“We are firmly against such an act and will re-examine all exchanges between the two countries,” the ministry said in a statement.
It said Manila’s National Bureau of Investigation and Beijing’s Ministry of Public Security had formed a joint task force and arrested 14 Taiwanese and 10 Chinese suspected of international racketeering during a raid in Manila on Dec. 27.
The ring’s victims are believed to be Chinese, with the gang netting NT$600 million (US$20.6 million) from their swindles. Beijing asked Manila to extradite all 24 suspects to China in accordance with an extradition treaty signed between the two countries in 2001, the ministry statement said.
The ministry’s representative to the Philippines has visited the 14 Taiwanese several times after learning of the extradition and firmly requested Manila return them to Taiwan for trial, it said.
Xinhua’s report on the arrests in December described the group’s schemes, and stressed the participation of Taiwanese authorities:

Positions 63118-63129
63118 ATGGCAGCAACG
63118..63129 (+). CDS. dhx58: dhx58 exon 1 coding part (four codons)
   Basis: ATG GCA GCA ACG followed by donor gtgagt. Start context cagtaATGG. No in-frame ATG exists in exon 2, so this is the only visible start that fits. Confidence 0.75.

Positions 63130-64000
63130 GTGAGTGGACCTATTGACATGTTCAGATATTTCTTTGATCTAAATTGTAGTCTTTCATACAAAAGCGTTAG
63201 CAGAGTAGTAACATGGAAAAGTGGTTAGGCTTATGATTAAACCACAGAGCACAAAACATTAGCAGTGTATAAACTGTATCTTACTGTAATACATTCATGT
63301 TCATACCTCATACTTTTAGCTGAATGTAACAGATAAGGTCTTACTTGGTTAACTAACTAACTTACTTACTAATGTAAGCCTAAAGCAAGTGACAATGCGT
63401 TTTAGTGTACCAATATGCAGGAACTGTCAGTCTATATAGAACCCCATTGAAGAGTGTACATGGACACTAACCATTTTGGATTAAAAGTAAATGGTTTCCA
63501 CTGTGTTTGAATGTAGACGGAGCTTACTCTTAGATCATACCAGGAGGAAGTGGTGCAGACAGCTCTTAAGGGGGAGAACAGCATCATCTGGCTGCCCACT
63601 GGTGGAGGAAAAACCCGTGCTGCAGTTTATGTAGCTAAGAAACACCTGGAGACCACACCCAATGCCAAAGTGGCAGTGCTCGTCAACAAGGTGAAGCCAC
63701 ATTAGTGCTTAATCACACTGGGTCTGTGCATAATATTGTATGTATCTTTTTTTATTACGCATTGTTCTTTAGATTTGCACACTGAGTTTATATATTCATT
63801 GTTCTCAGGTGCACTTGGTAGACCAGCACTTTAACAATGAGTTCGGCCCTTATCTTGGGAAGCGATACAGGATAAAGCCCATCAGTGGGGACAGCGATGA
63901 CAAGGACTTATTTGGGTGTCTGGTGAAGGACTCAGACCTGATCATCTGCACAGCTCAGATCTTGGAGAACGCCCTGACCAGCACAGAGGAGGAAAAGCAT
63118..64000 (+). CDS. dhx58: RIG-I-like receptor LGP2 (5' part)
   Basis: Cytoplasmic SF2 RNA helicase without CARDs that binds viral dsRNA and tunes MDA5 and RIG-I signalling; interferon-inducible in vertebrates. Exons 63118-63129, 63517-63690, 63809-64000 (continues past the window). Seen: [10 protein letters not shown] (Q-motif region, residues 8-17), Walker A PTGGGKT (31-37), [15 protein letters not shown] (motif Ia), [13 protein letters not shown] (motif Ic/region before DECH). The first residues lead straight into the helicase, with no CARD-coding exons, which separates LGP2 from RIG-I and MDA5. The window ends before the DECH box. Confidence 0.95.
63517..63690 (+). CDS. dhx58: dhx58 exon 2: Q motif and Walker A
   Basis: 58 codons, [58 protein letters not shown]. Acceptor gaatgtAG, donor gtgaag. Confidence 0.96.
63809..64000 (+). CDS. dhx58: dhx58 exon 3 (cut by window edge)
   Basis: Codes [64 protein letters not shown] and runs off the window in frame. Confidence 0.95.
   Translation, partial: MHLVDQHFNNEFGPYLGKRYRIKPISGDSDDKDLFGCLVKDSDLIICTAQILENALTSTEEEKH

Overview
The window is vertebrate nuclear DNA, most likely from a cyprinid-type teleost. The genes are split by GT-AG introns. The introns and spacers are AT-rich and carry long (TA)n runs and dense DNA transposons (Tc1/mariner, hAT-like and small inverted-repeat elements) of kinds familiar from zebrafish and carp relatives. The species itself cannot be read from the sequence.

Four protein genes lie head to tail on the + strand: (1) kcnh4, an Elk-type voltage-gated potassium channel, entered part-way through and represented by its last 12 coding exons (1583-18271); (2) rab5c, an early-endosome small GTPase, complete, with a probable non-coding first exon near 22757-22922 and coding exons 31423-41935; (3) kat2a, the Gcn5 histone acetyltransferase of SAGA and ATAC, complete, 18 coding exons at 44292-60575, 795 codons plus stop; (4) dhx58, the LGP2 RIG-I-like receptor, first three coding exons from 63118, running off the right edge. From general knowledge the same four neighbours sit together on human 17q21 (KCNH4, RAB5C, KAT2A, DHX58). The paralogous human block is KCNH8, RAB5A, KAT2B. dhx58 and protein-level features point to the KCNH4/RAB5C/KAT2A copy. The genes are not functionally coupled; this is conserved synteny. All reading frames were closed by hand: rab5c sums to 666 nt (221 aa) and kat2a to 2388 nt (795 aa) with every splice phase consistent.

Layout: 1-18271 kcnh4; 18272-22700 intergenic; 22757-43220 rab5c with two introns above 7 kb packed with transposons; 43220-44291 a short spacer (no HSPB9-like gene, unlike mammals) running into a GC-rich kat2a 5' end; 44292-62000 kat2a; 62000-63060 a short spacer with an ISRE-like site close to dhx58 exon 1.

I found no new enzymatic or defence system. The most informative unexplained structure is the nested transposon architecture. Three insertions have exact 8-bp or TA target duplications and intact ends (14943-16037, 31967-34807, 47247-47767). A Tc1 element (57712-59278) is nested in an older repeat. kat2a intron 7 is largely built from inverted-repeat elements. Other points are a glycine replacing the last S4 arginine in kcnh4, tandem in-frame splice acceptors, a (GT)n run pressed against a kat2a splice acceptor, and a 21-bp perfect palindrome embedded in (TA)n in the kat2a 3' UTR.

With members spreading among the mainland, Taiwan, and the Philippines, the fraud ring first made phone calls from the Philippines to a targeted individual on the Chinese mainland, claiming the latter was involved in money laundering crimes.
After persuading the victim to deposit his or her own money into a newly-opened bank card, the ring members would next transfer the money out of the account.
During the crackdown, the police arrested 178 suspects on the Chinese mainland, Taiwan and in the Philippines, and uncovered 451 related phone fraud cases that were registered on the Chinese mainland, the statement said ….
This has been the third time this year that the police on the mainland and Taiwan had jointly destroyed such a large fraud group, the statement said.
Although still hampered by bureaucracy and political obstacles, such cooperation has improved in the wake of the 2009 Cross-Strait Agreement on Joint Crime-Fighting and Judicial Mutual Assistance.
Taipei now hopes to persuade Beijing to hand the suspects over for trial on Taiwan. This would not be unprecedented: a fugitive Taiwanese judge was transferred from the mainland last November.